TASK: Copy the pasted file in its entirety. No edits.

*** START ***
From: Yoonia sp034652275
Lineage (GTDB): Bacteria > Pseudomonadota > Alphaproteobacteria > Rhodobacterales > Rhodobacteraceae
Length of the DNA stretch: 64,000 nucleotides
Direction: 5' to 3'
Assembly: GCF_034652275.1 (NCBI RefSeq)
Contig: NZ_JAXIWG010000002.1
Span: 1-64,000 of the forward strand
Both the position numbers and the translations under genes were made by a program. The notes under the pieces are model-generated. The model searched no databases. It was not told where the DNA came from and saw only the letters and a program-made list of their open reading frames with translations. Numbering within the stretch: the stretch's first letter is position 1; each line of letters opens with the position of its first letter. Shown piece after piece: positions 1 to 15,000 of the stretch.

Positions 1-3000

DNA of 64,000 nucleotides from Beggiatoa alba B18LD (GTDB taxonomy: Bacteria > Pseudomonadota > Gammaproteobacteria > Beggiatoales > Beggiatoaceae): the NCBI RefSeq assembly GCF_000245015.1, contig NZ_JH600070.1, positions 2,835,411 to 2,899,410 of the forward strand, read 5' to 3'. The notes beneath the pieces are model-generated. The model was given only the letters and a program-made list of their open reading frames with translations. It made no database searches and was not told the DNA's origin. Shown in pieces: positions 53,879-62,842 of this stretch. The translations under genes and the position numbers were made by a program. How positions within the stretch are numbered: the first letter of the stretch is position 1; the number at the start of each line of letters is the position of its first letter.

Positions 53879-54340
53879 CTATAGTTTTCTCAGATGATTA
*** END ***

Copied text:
From: Yoonia sp034652275
Lineage (GTDB): Bacteria > Pseudomonadota > Alphaproteobacteria > Rhodobacterales > Rhodobacteraceae
Length of the DNA stretch: 64,000 nucleotides
Direction: 5' to 3'
Assembly: GCF_034652275.1 (NCBI RefSeq)
Contig: NZ_JAXIWG010000002.1
Span: 1-64,000 of the forward strand
Both the position numbers and the translations under genes were made by a program. The notes under the pieces are model-generated. The model searched no databases. It was not told where the DNA came from and saw only the letters and a program-made list of their open reading frames with translations. Numbering within the stretch: the stretch's first letter is position 1; each line of letters opens with the position of its first letter. Shown piece after piece: positions 1 to 15,000 of the stretch.

Positions 1-3000

DNA of 64,000 nucleotides from Beggiatoa alba B18LD (GTDB taxonomy: Bacteria > Pseudomonadota > Gammaproteobacteria > Beggiatoales > Beggiatoaceae): the NCBI RefSeq assembly GCF_000245015.1, contig NZ_JH600070.1, positions 2,835,411 to 2,899,410 of the forward strand, read 5' to 3'. The notes beneath the pieces are model-generated. The model was given only the letters and a program-made list of their open reading frames with translations. It made no database searches and was not told the DNA's origin. Shown in pieces: positions 53,879-62,842 of this stretch. The translations under genes and the position numbers were made by a program. How positions within the stretch are numbered: the first letter of the stretch is position 1; the number at the start of each line of letters is the position of its first letter.

Positions 53879-54340
53879 CTATAGTTTTCTCAGATGATTA